Marvelous, Natsume and Rising Star Games certainly feel like they're onto a high-yield crop with Harvest Moon; Harvest Moon 3D: The Tale of Two Towns might be the first 3DS entry but it's the eighth HM game in five years. Any concerns that the creative well is running dry are understandable — after all, it's only farming — but HM3D:ToTT gives it the old college try anyway.
The title gives away arguably the game's biggest twist. Upon starting you choose which town to live in: animal-loving Bluebell or crop haven Konohana. The two mayors hate each other so it's up to you to bring them closer together by winning contests and being nice. Although the tunnel is initially blocked, you can freely travel between the two through the mountains to make use of shops and facilities, and at the end of each season you can uproot and move to the other town if you like.
The differences between the towns and their respective farms aren't vast at first, but as your plot grows you unlock town-specific tools and areas, so if you know you want to concentrate on crops or animals pick one town and stick with it. There are other, more nuanced changes: agricultural fans can now till irrigation trenches that let you water a row of crops with just one tip of the watering can, while ranchers have a petting mini-game to raise their livestock's friendliness. While the North American version had widely reported glitches with the petting game, we encountered none in our playtime with the European release.
A split in towns is really the biggest upheaval to the HM formula here; it's still a case of tilling and tending, slowly building up your assets and wooing a romantic interest. If you've played a previous game in the series you'll be right at home, and that's either a comfort or a concern after nearly 20 years. Upcoming release Harvest Moon: A New Beginning looks to be just that; a more ambitious refresh of the basics instead of another tread over the same ground.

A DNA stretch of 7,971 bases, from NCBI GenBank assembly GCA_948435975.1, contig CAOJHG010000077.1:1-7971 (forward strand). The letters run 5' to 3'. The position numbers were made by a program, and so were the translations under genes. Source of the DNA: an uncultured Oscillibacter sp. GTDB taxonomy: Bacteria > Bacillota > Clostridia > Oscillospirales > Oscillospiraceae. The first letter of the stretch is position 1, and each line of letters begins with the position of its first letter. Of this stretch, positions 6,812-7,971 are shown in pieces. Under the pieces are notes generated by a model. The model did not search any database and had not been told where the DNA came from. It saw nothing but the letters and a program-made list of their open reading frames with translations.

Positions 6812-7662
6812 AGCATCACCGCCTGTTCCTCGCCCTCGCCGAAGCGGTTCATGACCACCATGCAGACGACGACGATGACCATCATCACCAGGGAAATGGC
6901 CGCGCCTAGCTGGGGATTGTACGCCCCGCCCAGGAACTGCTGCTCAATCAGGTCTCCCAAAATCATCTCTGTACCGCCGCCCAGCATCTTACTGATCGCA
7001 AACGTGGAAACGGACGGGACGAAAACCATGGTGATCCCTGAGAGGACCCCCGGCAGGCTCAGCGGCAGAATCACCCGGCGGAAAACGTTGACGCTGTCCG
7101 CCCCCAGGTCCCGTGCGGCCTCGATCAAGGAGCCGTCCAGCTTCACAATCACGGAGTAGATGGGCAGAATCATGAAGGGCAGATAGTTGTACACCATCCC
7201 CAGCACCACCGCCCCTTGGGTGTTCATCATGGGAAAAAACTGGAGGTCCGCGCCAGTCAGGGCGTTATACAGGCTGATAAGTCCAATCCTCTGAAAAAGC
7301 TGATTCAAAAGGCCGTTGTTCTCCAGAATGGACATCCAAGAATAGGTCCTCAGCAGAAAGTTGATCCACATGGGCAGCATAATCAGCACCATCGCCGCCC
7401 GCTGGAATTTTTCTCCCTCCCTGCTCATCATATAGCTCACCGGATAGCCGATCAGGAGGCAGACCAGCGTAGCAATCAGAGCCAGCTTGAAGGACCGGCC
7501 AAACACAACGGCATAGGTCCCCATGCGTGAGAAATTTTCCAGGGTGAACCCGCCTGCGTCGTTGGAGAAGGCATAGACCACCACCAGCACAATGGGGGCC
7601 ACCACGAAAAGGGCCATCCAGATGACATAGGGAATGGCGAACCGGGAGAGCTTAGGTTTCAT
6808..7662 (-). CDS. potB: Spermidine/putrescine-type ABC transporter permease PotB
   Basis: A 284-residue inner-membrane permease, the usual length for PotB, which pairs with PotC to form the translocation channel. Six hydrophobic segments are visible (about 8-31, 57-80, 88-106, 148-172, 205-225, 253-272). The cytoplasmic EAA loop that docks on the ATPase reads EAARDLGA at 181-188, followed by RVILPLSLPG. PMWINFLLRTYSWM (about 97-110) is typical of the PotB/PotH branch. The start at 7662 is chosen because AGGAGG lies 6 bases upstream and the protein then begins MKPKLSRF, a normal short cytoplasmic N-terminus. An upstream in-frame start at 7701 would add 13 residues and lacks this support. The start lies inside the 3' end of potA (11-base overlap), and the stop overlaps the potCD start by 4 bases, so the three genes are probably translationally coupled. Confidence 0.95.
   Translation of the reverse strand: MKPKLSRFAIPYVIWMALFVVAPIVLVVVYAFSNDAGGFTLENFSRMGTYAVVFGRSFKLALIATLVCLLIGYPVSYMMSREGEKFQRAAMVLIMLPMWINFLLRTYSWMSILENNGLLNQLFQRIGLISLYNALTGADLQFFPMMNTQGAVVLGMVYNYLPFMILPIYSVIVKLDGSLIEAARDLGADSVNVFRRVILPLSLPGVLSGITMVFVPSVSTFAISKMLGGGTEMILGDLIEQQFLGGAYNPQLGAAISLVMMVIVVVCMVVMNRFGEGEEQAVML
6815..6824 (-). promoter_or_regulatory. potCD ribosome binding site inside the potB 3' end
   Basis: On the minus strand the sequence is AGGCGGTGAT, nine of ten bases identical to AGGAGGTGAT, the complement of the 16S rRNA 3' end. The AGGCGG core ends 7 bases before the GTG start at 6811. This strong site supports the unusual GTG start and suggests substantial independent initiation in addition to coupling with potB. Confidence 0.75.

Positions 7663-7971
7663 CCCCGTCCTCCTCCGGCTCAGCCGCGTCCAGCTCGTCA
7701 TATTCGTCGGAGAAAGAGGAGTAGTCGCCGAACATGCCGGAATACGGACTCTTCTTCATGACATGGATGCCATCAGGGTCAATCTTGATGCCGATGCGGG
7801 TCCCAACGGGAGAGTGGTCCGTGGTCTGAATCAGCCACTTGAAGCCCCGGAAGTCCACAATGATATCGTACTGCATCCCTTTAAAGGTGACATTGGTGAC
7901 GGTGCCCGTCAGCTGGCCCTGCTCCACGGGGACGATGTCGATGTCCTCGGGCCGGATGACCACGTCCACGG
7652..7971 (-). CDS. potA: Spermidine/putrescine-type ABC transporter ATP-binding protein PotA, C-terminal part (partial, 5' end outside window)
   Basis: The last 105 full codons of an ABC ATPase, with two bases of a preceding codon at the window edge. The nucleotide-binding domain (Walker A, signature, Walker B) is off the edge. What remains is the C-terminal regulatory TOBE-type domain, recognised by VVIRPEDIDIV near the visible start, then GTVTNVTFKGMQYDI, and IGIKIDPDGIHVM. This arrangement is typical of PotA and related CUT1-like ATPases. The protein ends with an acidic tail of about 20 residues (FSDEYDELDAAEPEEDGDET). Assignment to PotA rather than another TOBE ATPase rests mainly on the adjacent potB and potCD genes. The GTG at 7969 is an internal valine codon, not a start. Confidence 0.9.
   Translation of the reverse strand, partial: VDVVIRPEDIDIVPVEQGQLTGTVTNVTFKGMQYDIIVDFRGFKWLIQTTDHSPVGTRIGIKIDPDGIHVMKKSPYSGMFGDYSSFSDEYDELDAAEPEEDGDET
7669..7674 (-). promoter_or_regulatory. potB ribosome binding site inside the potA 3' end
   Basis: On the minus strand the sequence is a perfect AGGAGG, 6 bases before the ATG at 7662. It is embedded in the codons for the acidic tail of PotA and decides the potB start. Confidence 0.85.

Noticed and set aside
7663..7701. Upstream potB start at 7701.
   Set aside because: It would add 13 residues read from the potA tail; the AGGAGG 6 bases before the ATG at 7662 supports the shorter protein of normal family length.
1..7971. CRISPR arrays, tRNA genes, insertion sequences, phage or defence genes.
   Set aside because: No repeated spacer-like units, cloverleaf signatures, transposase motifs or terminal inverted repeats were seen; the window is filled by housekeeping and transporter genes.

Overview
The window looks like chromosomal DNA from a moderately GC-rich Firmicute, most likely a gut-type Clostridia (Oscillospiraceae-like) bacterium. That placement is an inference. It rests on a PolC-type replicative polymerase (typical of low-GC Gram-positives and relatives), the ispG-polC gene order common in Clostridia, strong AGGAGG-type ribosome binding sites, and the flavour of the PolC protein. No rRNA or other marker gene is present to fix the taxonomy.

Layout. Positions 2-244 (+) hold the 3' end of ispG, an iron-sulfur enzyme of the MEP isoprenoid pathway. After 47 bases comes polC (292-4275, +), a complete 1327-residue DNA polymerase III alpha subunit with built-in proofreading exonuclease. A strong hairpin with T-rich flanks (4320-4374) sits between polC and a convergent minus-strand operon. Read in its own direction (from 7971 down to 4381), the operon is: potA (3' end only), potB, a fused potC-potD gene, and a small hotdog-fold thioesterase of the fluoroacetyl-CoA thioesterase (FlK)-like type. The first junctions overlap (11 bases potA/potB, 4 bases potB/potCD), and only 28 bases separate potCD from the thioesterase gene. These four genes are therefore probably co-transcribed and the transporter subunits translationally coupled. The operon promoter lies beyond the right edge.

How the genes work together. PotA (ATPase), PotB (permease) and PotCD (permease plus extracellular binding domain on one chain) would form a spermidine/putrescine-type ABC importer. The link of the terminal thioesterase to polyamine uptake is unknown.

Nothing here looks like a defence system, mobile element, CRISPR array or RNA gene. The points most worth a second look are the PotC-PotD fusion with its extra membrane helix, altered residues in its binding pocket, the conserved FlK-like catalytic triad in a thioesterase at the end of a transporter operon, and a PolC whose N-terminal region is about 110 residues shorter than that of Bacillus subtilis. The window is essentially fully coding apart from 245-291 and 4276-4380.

There are other important features to note, though. You can only save when you go to sleep, so you have to play a day to its completion before you can record your progress, and a new noticeboard system gives you the chance to do favours for villagers. These are extremely simplistic fetch quests but earn you money and impress the villagers, and can also lead to new tools, so you'll find yourself doing them whether you enjoy them or not. There's also an online mode that lets you and three faraway friends visit a special online field to harvest crops, but it's limited and unsatisfying.
Most telling is that this is basically a 3D-enabled version of Harvest Moon DS: The Tale of Two Towns: while the 3DS release benefits from a wider viewing area on the top screen and a sprinkling of StreetPass item-swapping, the 3D effect is disappointing. There's no coherence to the world, and what should be behind your character often appears in front, or vice versa. Occasionally items protrude far beyond what they should, and if you're after any sort of comfortable viewing you'll play exclusively in 2D mode.
If you absolutely have to have a 3D Harvest Moon game, this will fill a gap. It's hardly the most expansive and engaging the series has offered in recent times, and its central concept is of the take-it-or-leave-it variety, but it still has the potential to enthral if you let it.